Eastern red columbine is an herbaceous perennial common in woodlands and often found hanging from cliffs.
The flowers are single on long stems, with a distinctive shape, the 5 petals forming elongated, hollow, red spurs containing nectar; the 5 sepals are leaflike, attached between the petals, light yellow. The numerous stamens extend below the flower. Blooms April–July.
Leaves: a few are basal, the others are cauline (along the stem), both on long petioles, blades 3-divided with deep lobes, bluish green.
Height: to 2 feet.
Statewide, except in the Southeast Lowlands.
Habitat and Conservation
Occurs on rock ledges, on rocky slopes in woods, in ravines, and on bluffs, often in shaded locations.
Native Missouri wildflower. Often used in native wildflower gardening.
Easy to propagate from its many seeds, this columbine species is a long-lived garden plant that naturalizes and can even be somewhat weedy if you do not deadhead spent flowers. It attracts hummingbirds. It hybridizes readily with other columbines, creating plants with combinations of traits.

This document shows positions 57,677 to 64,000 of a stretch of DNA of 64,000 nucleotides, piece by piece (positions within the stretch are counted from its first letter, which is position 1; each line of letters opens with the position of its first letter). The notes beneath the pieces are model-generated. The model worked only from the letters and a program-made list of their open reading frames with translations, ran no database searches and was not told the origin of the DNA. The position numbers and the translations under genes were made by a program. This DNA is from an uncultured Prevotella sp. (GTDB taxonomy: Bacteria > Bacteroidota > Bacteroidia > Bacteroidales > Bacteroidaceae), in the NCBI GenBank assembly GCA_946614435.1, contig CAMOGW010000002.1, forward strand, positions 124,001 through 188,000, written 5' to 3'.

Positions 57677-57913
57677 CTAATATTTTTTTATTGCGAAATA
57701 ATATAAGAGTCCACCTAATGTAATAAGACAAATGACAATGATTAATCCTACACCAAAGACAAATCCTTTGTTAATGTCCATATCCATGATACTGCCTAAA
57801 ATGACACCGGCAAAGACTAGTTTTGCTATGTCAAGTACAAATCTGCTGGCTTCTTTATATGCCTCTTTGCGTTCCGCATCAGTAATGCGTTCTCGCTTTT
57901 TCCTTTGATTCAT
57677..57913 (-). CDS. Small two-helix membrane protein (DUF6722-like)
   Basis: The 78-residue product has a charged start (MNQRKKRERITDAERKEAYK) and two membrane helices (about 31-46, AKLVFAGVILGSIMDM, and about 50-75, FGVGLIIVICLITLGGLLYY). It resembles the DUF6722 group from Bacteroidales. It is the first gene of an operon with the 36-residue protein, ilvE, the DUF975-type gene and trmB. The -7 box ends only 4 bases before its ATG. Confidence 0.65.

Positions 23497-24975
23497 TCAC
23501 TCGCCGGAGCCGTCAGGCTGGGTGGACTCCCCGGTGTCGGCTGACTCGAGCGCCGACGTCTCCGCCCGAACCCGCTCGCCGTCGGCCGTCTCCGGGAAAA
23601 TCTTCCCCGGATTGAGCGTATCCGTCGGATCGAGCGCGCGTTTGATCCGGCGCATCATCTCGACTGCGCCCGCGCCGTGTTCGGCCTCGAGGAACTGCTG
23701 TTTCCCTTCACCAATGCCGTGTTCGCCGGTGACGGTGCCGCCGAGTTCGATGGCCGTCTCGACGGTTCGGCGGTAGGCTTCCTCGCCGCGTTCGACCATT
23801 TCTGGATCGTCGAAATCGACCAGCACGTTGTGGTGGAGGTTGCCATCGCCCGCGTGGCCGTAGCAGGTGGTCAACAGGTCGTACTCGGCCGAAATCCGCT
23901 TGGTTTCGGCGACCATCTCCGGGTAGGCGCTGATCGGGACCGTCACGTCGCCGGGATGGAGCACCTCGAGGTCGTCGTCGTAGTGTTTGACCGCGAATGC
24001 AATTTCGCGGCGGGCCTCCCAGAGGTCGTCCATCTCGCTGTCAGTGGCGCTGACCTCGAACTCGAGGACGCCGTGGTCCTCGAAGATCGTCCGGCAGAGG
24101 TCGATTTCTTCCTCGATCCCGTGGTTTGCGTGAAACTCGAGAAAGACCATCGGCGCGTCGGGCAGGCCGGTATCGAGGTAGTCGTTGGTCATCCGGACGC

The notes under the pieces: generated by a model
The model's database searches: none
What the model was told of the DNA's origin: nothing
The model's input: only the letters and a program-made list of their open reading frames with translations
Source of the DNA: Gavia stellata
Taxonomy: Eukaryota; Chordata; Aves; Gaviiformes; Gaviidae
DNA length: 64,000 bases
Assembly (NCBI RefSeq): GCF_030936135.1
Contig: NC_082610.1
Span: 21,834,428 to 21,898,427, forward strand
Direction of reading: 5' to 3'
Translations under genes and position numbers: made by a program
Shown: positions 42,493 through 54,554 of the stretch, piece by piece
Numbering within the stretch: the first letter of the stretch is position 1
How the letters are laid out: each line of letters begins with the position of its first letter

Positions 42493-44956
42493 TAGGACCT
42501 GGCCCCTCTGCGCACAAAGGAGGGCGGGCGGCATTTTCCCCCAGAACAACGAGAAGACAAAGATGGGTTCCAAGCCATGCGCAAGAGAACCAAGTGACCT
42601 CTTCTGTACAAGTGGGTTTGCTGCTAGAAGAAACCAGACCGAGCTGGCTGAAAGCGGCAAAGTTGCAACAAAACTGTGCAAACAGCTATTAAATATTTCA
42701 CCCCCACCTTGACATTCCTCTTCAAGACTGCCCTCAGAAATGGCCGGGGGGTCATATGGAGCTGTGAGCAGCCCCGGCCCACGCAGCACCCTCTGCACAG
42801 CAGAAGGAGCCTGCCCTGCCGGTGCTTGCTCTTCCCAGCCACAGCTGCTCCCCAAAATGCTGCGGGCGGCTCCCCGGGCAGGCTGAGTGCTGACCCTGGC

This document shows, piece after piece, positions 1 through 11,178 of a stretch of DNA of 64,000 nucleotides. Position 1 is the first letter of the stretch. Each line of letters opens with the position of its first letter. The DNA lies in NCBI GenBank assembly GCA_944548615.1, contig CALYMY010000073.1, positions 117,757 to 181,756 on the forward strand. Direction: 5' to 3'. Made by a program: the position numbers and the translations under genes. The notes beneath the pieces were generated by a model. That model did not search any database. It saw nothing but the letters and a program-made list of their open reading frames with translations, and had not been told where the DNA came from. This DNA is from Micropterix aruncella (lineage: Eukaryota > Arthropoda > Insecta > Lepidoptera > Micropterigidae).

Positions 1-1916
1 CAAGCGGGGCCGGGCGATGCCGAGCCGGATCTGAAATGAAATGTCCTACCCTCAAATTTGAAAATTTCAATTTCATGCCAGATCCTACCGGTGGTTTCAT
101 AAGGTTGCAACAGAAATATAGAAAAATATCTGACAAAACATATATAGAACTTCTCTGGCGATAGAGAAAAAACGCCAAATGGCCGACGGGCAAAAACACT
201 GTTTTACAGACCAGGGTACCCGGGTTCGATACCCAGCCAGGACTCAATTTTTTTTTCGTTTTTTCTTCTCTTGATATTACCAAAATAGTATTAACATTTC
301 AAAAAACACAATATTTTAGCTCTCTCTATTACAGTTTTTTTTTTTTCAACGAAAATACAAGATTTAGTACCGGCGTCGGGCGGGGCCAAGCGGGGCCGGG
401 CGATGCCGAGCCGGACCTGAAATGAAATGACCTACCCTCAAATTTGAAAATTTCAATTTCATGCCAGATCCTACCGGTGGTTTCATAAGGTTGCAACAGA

Today, columbines are favorites of gardeners, but in the past, Native Americans used these (toxic) plants for various medicinal purposes. Columbine was sometimes used as a love potion; people rubbed the ground seeds on their palms before grasping the hands of their beloved or of people they wished to persuade.
Flowers with such deep nectaries need pollinators with long tongues — enter the hummingbirds! This species of columbine begins blooming about the same time hummingbirds migrate back northward, to our state and north into Canada, in spring. Native to much of eastern North America, eastern red columbine's range almost matches the breeding territory of the ruby-throated hummingbird, its number-one pollinator. Its bloom time matches the hummingbird's northward migration, too.
Other pollinators include butterflies and moths, particularly the hummingbird moth.